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Archive for October, 2009

Once jailed Civil Rights minister joins the PCC Broadcast Network

Posted by Juanita Bratcher On October - 26 - 2009 ADD COMMENTS

Rev. Lottie Woods Hall, pastor of The Intercessory Center and host of “The Joy Factor”, aired on radio station WPJM 800 AM in Greenville, South Carolina, will bring her ministry to the PCC Broadcast Network.

Hall, in earlier years, was a part of the Civil Rights Movement in Birmingham, Alabama, “Where many young men and women shed blood for the freedom we now appreciate,” said PCC in a press statement. “She was caring, willing to go against the odds for freedom and went to jail for our civil rights. And today, she offers no apologies.”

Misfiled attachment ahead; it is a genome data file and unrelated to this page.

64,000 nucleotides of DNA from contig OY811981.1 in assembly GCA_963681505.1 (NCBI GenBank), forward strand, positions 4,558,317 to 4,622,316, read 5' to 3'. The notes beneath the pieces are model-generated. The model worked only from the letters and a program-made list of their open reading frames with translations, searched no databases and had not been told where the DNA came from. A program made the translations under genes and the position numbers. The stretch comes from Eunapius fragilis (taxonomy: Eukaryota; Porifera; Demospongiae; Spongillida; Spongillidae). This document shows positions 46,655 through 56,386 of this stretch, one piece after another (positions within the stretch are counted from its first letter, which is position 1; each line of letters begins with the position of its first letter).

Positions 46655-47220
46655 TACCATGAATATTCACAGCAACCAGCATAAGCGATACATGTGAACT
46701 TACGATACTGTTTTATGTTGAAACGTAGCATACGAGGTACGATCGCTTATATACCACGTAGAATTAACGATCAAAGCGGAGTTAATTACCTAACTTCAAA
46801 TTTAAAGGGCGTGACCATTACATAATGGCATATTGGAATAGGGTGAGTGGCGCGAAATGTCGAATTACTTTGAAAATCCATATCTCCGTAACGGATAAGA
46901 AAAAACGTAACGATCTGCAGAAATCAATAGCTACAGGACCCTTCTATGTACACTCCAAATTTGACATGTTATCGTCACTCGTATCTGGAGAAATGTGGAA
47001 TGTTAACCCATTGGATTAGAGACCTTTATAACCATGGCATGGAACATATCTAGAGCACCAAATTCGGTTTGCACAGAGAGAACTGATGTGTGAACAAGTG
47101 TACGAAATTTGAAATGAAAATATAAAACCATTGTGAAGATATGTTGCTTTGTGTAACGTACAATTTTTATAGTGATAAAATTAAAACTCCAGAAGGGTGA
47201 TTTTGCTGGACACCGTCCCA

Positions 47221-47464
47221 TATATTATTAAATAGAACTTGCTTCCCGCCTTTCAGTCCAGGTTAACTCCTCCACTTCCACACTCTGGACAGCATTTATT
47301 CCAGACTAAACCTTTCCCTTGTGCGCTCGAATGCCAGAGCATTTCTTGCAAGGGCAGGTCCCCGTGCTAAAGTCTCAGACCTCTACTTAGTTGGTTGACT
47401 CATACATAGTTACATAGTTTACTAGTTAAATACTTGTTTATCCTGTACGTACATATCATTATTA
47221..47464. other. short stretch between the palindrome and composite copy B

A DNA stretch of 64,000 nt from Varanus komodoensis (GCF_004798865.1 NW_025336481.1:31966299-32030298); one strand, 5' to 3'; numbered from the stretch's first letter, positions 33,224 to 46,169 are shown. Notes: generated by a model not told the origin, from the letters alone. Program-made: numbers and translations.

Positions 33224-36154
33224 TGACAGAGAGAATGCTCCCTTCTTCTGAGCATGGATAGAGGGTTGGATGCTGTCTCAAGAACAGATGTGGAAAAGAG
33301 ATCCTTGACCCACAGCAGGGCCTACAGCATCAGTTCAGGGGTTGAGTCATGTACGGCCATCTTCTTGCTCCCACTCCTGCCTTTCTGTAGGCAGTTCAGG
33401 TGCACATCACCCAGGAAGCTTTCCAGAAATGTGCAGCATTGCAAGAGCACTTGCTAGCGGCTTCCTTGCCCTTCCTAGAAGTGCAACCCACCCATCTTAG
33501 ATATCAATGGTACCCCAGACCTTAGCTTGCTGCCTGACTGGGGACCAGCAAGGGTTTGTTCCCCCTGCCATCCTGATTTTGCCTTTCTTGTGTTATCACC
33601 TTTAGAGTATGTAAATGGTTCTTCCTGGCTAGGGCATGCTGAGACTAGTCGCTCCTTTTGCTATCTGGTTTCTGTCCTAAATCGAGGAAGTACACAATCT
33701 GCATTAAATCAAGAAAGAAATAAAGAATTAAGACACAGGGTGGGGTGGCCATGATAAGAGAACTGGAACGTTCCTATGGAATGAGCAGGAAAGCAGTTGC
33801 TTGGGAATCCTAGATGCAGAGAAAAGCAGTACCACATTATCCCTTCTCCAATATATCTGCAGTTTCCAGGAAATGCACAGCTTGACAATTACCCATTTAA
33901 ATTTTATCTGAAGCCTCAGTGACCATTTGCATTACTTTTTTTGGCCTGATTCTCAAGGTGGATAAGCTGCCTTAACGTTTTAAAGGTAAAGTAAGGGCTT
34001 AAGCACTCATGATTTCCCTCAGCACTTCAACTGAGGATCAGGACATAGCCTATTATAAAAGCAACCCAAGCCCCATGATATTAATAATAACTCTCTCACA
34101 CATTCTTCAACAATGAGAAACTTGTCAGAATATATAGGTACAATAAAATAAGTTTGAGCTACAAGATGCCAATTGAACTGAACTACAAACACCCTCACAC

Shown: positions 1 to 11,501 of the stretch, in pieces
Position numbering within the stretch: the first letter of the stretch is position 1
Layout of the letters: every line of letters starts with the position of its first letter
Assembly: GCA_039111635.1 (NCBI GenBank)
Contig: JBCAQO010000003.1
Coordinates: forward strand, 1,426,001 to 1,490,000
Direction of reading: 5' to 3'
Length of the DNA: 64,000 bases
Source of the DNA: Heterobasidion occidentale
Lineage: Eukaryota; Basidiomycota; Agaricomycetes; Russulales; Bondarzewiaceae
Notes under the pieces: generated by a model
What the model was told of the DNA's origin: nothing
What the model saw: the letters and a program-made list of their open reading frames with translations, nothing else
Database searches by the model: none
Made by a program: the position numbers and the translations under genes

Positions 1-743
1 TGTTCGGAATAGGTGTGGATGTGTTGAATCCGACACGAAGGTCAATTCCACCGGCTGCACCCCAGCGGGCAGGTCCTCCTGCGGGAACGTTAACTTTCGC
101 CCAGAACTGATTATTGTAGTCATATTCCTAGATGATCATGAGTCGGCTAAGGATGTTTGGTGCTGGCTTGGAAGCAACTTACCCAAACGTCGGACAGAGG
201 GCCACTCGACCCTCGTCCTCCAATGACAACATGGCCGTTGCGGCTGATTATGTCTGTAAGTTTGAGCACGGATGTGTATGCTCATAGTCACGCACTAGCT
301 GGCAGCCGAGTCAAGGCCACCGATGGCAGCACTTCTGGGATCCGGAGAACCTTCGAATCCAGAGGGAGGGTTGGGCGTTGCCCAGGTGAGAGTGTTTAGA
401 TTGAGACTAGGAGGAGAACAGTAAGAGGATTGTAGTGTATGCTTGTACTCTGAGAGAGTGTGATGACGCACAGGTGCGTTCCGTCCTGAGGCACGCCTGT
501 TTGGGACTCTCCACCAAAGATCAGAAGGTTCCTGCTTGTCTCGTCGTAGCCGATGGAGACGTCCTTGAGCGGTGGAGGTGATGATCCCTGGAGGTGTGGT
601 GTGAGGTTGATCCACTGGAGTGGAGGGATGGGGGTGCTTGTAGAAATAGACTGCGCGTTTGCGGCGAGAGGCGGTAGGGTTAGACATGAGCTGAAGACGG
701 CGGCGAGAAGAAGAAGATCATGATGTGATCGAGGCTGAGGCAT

Hall comes from a family of ministers and fighters who fought alongside Dr. Martin Luther King, Jr.

“Rev. Hall now joins the Probation Challenge Broadcast Network with her ministry, “The Intercessory Center,” noted PCC. “She is dedicated to standing in the gap for those in need of prayer and spiritual assistance.

“We invite you to listen, view and support the ministries of those who labor among us in an effort to set the captives free,” PCC further stated.

International PCC Internet Network Broadcasts can be seen and heard at WWW.probationchallenge,org.

Rev. Hall’s “The Joy Factor”, is aired Thurdays at 12 noon on WPJM 800AM in Greenville, S.C., and comments can be mailed to The Intercessory Center, 1298 Pendleton St., Greenville, S.C. 29611. She can also be reached at 1 (864) 295-4470.

 

DAVIS LECTURE TO ADDRESS ROLE OF BLACK CHURCH IN AMERICAN POLITICS